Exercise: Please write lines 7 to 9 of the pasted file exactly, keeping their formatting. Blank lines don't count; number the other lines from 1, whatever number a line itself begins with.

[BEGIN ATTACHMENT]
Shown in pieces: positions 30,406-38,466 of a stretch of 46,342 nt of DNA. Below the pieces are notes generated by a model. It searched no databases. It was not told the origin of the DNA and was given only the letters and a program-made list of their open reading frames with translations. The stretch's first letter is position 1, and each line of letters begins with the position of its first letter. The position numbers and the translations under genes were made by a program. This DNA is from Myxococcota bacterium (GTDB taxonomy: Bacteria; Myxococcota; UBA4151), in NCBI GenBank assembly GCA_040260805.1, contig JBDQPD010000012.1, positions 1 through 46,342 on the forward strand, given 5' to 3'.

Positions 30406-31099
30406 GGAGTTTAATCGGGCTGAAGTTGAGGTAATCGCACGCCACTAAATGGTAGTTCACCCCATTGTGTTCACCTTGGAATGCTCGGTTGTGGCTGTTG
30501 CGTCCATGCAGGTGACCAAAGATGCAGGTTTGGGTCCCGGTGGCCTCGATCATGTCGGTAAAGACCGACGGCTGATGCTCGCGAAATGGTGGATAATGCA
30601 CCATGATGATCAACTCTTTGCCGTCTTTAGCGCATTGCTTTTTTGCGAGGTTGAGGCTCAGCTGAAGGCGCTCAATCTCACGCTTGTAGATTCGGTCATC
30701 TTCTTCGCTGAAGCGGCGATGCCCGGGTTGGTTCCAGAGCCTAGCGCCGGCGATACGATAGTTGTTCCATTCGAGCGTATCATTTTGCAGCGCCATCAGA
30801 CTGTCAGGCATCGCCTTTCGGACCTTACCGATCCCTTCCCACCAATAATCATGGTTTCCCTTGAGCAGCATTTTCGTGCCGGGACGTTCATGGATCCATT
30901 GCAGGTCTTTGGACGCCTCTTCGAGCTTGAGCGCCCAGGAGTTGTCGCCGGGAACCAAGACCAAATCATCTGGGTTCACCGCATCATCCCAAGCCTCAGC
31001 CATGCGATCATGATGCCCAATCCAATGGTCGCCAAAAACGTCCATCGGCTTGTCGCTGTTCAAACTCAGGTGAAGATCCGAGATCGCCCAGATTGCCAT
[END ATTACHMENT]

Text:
30801 CTGTCAGGCATCGCCTTTCGGACCTTACCGATCCCTTCCCACCAATAATCATGGTTTCCCTTGAGCAGCATTTTCGTGCCGGGACGTTCATGGATCCATT
30901 GCAGGTCTTTGGACGCCTCTTCGAGCTTGAGCGCCCAGGAGTTGTCGCCGGGAACCAAGACCAAATCATCTGGGTTCACCGCATCATCCCAAGCCTCAGC
31001 CATGCGATCATGATGCCCAATCCAATGGTCGCCAAAAACGTCCATCGGCTTGTCGCTGTTCAAACTCAGGTGAAGATCCGAGATCGCCCAGATTGCCAT